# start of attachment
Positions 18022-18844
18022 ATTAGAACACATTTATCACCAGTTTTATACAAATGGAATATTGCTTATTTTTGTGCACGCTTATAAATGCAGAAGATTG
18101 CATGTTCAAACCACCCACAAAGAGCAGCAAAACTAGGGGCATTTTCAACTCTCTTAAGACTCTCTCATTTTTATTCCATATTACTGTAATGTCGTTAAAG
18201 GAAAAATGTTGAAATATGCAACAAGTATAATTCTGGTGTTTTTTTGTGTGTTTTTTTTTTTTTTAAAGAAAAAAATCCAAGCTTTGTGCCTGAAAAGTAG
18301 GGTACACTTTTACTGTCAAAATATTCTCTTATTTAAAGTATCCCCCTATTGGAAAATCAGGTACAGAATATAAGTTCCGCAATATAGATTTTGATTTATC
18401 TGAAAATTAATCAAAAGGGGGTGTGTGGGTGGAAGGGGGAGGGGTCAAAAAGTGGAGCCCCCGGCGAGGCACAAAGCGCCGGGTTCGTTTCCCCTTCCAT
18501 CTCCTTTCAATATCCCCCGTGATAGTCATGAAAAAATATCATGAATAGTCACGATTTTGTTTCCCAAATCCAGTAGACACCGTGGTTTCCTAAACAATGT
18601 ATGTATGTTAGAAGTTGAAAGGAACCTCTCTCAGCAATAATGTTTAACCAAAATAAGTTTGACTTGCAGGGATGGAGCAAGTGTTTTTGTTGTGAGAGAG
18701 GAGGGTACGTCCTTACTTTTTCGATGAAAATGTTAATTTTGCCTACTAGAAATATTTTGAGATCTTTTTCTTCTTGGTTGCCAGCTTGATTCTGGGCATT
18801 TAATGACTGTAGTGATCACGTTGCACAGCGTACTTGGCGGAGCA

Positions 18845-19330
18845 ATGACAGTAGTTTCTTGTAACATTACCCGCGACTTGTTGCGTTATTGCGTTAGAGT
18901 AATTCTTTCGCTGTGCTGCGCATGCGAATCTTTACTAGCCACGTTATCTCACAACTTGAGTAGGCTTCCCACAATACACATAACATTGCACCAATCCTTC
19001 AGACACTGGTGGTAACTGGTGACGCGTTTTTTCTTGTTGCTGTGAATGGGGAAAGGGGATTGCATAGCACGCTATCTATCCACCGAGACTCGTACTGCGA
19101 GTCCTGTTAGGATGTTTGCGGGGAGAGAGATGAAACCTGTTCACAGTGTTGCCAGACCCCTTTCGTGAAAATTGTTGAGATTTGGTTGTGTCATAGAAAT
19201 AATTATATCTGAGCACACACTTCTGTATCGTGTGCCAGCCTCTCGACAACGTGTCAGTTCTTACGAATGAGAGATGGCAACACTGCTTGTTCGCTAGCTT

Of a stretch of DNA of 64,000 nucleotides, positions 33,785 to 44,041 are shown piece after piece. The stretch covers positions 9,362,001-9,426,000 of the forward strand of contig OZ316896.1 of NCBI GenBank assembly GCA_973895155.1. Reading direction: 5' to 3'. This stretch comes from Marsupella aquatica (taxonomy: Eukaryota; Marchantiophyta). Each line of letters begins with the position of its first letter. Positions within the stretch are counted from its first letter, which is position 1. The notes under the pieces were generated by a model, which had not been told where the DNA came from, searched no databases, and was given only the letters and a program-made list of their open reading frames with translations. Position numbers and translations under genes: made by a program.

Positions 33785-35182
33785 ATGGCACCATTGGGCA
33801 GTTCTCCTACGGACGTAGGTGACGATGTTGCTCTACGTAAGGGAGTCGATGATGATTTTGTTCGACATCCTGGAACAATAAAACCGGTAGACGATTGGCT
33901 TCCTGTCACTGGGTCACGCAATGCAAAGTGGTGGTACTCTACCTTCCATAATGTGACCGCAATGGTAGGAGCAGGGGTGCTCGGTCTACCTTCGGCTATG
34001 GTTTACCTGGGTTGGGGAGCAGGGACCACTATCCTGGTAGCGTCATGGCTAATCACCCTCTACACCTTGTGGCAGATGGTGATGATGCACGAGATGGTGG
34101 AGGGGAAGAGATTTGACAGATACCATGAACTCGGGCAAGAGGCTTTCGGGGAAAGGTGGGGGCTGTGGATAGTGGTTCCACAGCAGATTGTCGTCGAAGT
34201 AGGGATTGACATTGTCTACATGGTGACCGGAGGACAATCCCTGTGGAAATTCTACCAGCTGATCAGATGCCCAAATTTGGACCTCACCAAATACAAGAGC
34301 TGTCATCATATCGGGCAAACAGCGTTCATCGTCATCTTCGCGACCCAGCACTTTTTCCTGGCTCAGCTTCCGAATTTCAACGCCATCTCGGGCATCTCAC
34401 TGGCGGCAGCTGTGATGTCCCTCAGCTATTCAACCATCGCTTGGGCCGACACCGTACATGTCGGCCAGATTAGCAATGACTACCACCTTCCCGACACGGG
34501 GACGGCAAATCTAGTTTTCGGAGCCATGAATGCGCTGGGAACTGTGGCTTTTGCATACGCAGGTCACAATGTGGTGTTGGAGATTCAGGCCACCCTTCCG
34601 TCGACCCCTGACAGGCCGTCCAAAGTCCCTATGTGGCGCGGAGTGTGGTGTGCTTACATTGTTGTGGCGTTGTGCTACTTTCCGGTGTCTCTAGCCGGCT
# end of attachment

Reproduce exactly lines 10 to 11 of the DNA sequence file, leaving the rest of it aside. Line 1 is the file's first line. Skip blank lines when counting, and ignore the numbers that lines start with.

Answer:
18801 TAATGACTGTAGTGATCACGTTGCACAGCGTACTTGGCGGAGCA

Positions 18845-19330